(from there website) Identrus provides the global standard for identity authentication.
As communications expand and the world shrinks, knowing who’s who in the electronic universe becomes vital.
Identrus offers a full range of technology and services that support every aspect of safe eTransactions.

Rena Mears, Deloitte
Access – from a privacy point of view is different from access from a security point of view
Assertions and Claims are different

Kim Cameron..
Claims are assertions which are in doubt
everything being claimed has to be doubted so we can establish trust.

They considered using Claims but it would have become SCML (scammel)

It is to the benefit to the SAML make things secure in the browser. Shibboleth the hardest thing is home site discovery – infocards visual representation and

pick one of the 5000 higher education institutions…
or pick ‘your’ university identity.

Identrus: This is what we would call an identity provider.

Kim:
SAML is the transport language
SAML is used between a portal and services to the portal.

I propose we have new ways of the user authenticating to the portal.
The systems still exist.

Karen:
What constitutes and identity and the needs for security.
How does language play in this space – there are a lot of different models – identity is not the same as authentication or security.

problem blending identity and security – PKI
you get these people

Kim:
anyone who works with a protocol they get infected by the protocol and their vision blurs and and narrows.
We need more fanatics about protocols

Identrus:
one of the challenges for us as a community – identity does more then authenticate – sign things and create legal contracts – engage in business transactions, incur liability and regulatory transactions.

you can’t look at the papers and not see an inherent relationship between identity and security.

Rena:
Who has stepped up to be the binder of identity to the individual.

Prateek:
there is not such thing as single monlithic identity
there are multiple notions of identity useful for different contexts
Shibolith context higher education
Identrus is a context and a governance model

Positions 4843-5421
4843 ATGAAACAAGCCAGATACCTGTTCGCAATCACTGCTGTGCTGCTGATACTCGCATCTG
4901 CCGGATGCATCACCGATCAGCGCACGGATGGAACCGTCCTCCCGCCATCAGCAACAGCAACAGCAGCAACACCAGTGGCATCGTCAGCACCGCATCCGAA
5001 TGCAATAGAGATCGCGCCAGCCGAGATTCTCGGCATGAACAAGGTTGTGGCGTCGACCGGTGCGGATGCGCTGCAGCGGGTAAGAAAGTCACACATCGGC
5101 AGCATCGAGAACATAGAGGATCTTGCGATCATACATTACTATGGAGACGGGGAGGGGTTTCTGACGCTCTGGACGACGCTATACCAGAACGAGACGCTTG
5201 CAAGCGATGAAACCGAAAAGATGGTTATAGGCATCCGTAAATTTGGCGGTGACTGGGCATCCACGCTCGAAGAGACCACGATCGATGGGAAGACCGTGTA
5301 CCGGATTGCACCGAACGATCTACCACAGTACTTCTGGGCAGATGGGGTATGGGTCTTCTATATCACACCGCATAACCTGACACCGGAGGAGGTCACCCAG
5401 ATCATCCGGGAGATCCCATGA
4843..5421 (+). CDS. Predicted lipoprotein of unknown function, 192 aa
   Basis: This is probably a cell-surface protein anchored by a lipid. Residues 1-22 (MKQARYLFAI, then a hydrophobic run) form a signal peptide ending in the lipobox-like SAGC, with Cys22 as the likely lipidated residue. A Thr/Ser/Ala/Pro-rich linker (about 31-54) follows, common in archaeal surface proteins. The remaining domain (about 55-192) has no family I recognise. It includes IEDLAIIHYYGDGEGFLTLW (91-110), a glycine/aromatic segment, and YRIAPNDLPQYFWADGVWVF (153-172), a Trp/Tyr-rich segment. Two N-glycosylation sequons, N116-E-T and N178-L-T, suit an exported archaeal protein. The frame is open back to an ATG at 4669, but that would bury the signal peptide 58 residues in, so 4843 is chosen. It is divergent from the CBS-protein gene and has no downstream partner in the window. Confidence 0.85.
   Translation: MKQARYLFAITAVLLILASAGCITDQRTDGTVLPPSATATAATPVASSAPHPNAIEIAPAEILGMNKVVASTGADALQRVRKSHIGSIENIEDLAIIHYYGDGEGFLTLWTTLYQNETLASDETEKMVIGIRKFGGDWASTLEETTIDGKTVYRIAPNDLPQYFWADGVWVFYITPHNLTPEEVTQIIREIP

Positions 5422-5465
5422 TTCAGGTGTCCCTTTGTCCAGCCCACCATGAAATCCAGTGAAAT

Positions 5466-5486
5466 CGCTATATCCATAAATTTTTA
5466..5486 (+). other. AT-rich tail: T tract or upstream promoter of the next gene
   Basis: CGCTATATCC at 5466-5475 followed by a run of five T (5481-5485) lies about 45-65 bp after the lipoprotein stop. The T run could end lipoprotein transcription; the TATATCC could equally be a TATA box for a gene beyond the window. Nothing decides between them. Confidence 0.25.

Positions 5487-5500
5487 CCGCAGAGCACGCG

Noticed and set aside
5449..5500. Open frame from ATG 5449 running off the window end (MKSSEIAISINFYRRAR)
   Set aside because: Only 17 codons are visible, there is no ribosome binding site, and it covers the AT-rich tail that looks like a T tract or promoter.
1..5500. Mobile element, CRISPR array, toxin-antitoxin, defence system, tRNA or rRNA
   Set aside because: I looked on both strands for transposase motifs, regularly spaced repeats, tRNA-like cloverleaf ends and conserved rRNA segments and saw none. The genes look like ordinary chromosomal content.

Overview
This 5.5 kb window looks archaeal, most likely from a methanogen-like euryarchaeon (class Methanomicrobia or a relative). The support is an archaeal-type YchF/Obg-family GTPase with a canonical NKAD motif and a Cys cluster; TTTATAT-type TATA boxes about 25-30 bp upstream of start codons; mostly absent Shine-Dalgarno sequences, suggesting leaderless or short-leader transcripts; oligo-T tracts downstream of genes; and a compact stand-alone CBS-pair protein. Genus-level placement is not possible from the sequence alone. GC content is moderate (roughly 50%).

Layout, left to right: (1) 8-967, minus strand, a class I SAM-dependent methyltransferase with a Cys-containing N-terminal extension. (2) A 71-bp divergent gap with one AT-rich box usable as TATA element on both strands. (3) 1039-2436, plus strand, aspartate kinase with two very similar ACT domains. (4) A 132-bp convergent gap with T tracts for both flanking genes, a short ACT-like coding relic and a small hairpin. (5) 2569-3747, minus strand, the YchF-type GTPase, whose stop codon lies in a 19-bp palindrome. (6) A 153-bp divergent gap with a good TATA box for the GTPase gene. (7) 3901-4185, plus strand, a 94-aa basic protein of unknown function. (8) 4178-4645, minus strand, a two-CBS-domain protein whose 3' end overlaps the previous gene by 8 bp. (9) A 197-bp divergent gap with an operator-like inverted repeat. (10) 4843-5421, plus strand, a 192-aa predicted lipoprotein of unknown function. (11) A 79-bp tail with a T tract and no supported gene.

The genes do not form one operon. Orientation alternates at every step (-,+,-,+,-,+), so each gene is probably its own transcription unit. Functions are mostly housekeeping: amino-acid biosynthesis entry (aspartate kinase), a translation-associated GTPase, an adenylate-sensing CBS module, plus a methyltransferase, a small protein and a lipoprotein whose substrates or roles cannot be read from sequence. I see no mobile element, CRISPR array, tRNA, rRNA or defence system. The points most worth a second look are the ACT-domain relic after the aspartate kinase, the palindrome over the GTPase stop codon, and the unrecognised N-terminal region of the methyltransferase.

We like Infocards if we could use it when we get to the line in the spec it says Identity provider discovery – out of band
authentication is out of band for SAML

Karen:
everyone is bound by
the bank that issues the identity to the person
the bank binds to the person – labile to up to 10 million dollars
issued within all the legal requirements

there all these pockets of identity – the level of binding – between issuer and relying party – it does not transfer through the bridge structure.

A lot of the federated model you don’t have that level of binding between the parties.

We will work with the bridges and it is a different element.

Kim:
The government – thinking of itself as the ‘binding’ authority – reasons for relative autonomy.

Belgium a national identity card – but no card readers
One group was the association of mayors – they were now being asked to sign their legal documents with their individual citizen identity – they used to sign their documents with a stamp of their office – we must think of roles.

Kim:
The issue is PRIVACY.
the characteristics that really respects privacy are the characteristics of a system that really is difficult to penetrate.

All of the identity issues – any initiative that takes this forward we should all applaud.

Thinking about the Valley

This morning getting to the SD Forum I had an adventure getting there. I was going to take the train but missed it. Got to the light rail but missed the train that was in the station…then got the next one. Got of one stop to late – Great American instead of Old Ironsides. Then walked the wrong direction across the Great America parking lot.